TigerBlog was at Memorial Field in 1993, on the day that Dartmouth defeated Princeton 28-22 in what could have been the wildest Ivy League game TB has ever seen.
That game, which can basically be called the Jay Fiedler/Keith Elias game, was played on the last weekend of the season, as the Princeton-Dartmouth game always is now.
As an aside, Princeton and Penn used to travel to Cornell and Dartmouth to open the season every year and then would host those two to end the season and then flip-flop the next year, opening at Dartmouth and hosting Cornell, say, if it had been the other way around the year before. This was done because of the threat of bad weather in November in Hanover and Ithaca, and it wasn't until 1991 that those two hosted the season finale every other year; the first November Princeton at Dartmouth game was played for the Ivy title in near-60 degree weather.
Anyway, the 1993 game was the final one in the careers of Fiedler, the Dartmouth quarterback, and Elias, the Princeton running back. And it remains a classic.
Elias ran for 188 yards, while Fiedler shook off a 3-for-15 first half to go 13 for 20 for 225 yards and two touchdowns in the second half, including the game-winner in the final two minutes.
Princeton and Dartmouth entered that game having both lost to Penn, who was undefeated and playing Cornell in its finale. A Penn loss would have given a share of the championship to the winner of the Princeton-Dartmouth game, and the scores coming in from Penn-Cornell had the Big Red up well into the second half.
By then, Princeton and Dartmouth had played through sunshine, a blizzard and then back to sunshine, reaching the late fourth quarter even at 22-22.
Also, as TB recalls, Dartmouth had no kicker on the team, which meant that it couldn't attempt field goals and had to go for two after each touchdown.
This was still in the pre-overtime days, so the game would have ended in a tie had it been even at the end of regulation. And a tie would have eliminated both teams and given Penn the championship, even if the Quakers lost.
The result was that both teams had to play the final five minutes or so as if they were losing, no tied, meaning they had to go for it on fourth down and long, even in their own territory. For Princeton, the fact that Dartmouth had no kicker made it less risky - though Fiedler came through anyway.
Penn would come back and beat Cornell 17-14, so the game became irrelevant to the final standings. The combination of the wild weather, the wild game and the end of the careers of two of the greatest Ivy football players of all time - really both could be considered among the top 15-25 players in league history - made the game that day at Dartmouth an all-time Ivy classic.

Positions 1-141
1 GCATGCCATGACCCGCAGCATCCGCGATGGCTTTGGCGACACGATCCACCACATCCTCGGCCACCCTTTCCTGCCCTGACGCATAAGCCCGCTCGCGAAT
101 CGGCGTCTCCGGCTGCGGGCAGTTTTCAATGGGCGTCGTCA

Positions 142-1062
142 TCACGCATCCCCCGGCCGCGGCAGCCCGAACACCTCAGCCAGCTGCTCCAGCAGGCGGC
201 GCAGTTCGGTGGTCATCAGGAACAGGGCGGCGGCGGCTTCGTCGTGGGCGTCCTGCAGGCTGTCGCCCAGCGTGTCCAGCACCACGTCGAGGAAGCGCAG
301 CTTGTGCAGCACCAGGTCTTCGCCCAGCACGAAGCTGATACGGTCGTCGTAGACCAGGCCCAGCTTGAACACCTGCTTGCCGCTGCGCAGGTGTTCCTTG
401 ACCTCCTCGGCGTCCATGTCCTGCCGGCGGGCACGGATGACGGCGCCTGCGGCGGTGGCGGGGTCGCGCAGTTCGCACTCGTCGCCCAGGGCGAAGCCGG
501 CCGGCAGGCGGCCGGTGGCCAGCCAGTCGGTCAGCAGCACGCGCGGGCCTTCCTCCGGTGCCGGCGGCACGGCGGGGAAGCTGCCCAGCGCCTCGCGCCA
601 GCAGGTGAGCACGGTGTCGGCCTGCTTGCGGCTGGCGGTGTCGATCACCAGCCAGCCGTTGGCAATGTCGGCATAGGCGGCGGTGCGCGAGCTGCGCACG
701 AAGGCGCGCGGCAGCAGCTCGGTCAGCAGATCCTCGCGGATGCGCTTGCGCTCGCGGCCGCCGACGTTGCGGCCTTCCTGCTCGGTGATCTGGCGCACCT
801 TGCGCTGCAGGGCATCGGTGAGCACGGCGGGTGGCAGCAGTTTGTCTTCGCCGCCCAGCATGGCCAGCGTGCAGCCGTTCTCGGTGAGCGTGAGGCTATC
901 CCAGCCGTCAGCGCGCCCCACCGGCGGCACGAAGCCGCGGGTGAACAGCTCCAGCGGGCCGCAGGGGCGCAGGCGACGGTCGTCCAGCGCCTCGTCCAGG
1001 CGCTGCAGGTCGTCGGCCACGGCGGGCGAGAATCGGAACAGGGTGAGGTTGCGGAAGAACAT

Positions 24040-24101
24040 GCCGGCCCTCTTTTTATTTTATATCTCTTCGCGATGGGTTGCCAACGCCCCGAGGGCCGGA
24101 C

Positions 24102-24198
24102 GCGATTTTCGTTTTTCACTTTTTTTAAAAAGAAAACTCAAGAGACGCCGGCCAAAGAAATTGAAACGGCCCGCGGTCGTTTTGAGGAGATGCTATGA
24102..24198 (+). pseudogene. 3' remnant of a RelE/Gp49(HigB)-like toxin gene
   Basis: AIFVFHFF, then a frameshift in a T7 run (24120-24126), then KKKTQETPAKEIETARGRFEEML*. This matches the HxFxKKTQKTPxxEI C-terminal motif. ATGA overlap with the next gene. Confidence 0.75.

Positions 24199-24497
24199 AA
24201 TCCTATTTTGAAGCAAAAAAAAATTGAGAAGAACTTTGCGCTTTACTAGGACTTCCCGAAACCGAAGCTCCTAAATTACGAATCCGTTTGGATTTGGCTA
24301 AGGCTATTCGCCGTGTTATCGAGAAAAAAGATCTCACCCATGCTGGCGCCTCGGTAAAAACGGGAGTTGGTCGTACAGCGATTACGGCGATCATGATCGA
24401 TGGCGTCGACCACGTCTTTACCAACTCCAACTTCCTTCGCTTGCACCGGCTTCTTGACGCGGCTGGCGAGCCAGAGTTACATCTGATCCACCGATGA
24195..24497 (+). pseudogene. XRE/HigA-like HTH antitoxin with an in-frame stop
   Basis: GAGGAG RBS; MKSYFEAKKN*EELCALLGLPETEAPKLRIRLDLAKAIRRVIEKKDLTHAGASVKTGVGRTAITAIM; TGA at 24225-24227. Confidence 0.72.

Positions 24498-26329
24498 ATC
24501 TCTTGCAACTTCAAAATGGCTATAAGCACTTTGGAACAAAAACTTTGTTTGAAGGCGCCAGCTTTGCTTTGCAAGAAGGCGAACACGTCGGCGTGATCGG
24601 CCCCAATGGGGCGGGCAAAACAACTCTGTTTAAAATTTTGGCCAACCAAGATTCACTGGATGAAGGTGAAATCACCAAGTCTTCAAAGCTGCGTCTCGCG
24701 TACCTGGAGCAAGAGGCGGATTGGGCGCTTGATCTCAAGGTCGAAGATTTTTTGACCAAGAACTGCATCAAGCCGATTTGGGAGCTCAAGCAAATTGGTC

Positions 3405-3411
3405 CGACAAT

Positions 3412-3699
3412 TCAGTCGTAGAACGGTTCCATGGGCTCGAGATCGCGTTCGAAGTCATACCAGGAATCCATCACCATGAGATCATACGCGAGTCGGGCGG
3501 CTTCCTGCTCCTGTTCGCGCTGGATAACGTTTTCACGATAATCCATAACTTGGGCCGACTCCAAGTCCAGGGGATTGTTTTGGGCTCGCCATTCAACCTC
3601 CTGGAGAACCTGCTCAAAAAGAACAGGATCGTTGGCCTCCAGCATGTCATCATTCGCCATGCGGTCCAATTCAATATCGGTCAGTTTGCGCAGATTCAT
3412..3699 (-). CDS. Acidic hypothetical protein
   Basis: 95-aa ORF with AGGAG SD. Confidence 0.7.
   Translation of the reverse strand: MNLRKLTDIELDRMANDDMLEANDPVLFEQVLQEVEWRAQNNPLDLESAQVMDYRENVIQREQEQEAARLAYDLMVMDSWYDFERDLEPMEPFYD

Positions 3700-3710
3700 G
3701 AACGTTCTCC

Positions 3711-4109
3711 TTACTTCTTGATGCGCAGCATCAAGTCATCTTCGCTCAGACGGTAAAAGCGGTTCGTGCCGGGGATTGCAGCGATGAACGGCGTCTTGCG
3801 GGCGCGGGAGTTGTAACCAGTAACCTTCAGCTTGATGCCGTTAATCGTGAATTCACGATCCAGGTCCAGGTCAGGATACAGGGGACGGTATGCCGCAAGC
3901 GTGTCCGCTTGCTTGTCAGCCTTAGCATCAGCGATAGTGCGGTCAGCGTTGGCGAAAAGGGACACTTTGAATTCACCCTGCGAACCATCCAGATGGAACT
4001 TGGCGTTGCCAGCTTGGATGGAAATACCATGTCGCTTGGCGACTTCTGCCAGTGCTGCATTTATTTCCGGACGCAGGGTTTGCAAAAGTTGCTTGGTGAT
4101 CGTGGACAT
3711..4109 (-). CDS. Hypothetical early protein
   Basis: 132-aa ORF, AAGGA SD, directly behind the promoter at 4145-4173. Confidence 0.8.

Ask anyone who was there.
Ask TigerBlog, who was there. In fact, it was the only football game he's ever seen at Dartmouth.
For all the years he covered Princeton football at the newspaper and then for all the years he was the football contact here, that's the only time he ever went to Dartmouth for football. He's been to the Upper Valley a bunch of times in men's basketball and men's lacrosse, but something would always come up to prevent him from going to that football game (usually early-season basketball, though once it was a cruise to the Caribbean; as an aside, TB hates cruises and will never go on another one, because to do all the stuff on the ship you have to stay up really, really late and then to go to the islands, you have to get up really, really early, so what's the point, just pick an island and go and relax).
Princeton is at Dartmouth in football Saturday to wrap up the 2011 season, one that will see the Tigers go either 1-9 or 2-8.
Still, when TB thinks back to the 2011 season, he won't think about the record. Nope, he'll think about the astonishing season of Chuck Dibilio.
Going back to the beginning of the season, Dibilio's name was one thrown around as "may play a bit." The words "can't miss" were never uttered, at least not by anyone that TB heard.
Now, as Dibilio heads to Dartmouth, he has 1,002 rushing yards, accomplished in nine games, one of which was a seven-carry, 20-yard night against Bucknell. In fact, Dibilio had 176 yards in three games (58.7 per game) and has 826 in the last six (137.7 per game).
The record for rushing yards by a Princeton freshman prior to Dibilio was 346 yards, set by Cameron Atkinson. Dibilio needs 36 yards against Dartmouth to triple that number.
Dibilio has routinely put up numbers that would be career-highs for others. TB is still astonished that he went into Franklin Field and went for 130 against Penn.
TB's biggest fear for this weekend, by the way, would be one carry for minus-3 yards, which would put him back to 999, followed by an injury that knocks him out of the game. That's the absolute worst-case scenario.
No other player in Ivy League football history has ever gone from high school one year to 1,000 yards rushing in the league the next. Clifton Dawson, who transferred from Northwestern to Harvard, had 1,187 yards as a freshman, but that was after his year in Evansville.
All of this begs one question of Princeton football fans.
What would you rather be on Sunday, 5-5 for the 2011 season with no Dibilio or 1-9 with three more years to build a team around a total horse of a running back?